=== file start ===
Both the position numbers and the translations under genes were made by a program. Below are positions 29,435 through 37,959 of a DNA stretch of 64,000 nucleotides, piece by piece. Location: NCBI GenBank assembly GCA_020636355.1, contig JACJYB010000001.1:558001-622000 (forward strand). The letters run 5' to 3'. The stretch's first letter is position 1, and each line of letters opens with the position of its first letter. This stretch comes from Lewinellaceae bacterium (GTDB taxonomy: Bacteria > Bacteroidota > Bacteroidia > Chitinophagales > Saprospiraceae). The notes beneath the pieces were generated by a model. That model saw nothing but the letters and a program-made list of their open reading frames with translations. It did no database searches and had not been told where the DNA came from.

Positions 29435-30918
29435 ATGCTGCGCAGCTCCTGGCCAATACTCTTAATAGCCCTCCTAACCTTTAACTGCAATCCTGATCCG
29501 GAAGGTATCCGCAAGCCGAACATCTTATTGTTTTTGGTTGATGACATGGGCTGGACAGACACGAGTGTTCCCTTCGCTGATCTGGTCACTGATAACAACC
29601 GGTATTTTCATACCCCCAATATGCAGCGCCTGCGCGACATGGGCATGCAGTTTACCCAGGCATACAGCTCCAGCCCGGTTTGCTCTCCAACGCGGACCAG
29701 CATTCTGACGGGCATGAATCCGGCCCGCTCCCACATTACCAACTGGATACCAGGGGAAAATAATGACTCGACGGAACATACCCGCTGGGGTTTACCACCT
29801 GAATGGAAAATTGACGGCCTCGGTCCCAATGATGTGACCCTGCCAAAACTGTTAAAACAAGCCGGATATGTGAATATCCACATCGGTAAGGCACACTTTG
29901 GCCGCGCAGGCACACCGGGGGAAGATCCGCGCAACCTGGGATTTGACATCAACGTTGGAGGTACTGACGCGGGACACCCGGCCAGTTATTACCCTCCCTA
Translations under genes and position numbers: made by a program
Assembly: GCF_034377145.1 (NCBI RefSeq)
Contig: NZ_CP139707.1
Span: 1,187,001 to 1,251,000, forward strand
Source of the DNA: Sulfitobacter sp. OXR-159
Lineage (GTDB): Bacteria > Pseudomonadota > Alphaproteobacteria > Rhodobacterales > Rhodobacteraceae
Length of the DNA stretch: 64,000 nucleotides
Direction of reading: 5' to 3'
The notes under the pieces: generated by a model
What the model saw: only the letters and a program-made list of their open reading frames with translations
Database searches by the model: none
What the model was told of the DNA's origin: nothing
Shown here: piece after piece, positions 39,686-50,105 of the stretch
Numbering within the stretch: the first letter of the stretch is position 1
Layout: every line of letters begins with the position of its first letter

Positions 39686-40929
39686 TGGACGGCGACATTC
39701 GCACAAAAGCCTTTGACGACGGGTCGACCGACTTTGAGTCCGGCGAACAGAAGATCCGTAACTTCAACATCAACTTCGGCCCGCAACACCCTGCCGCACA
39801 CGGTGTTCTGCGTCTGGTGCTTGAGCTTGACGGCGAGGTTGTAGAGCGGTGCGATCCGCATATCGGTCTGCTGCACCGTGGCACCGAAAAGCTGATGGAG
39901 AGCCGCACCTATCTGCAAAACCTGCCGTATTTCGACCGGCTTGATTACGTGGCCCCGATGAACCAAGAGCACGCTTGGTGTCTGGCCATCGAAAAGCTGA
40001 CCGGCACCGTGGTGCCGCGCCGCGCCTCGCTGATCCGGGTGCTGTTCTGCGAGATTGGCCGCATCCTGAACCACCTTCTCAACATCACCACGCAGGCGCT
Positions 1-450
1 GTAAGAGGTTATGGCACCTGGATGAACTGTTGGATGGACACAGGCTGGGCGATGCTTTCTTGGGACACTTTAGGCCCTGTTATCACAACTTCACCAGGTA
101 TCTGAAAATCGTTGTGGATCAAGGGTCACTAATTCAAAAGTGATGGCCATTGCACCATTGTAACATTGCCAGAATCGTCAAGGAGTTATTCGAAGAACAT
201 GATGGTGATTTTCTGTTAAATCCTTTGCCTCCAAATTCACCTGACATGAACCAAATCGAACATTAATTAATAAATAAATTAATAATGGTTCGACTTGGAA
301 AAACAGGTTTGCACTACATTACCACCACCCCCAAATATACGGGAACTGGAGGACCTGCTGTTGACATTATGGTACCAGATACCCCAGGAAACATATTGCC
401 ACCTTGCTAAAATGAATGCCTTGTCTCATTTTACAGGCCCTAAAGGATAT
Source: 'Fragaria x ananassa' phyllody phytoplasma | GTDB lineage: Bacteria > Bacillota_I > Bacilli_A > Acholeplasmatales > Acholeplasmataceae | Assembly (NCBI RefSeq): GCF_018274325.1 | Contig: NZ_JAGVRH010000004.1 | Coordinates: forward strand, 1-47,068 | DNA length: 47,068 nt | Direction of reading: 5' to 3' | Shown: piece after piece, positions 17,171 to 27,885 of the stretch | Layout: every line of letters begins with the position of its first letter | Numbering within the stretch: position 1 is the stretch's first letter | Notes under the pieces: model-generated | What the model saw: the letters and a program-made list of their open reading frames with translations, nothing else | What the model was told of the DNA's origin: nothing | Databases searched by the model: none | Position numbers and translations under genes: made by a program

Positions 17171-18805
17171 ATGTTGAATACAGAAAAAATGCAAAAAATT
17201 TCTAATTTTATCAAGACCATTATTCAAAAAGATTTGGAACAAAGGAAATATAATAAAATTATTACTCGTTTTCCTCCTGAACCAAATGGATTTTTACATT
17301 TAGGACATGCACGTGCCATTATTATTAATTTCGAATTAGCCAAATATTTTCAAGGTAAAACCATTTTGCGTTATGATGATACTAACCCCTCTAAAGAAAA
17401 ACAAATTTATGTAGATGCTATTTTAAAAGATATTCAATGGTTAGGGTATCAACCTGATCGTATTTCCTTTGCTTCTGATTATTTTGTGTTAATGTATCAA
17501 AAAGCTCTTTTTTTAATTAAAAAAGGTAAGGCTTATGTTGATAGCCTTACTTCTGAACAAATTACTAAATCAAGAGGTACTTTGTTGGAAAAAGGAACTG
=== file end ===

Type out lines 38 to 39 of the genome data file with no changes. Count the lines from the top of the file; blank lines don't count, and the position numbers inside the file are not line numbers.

17171 ATGTTGAATACAGAAAAAATGCAAAAAATT
17201 TCTAATTTTATCAAGACCATTATTCAAAAAGATTTGGAACAAAGGAAATATAATAAAATTATTACTCGTTTTCCTCCTGAACCAAATGGATTTTTACATT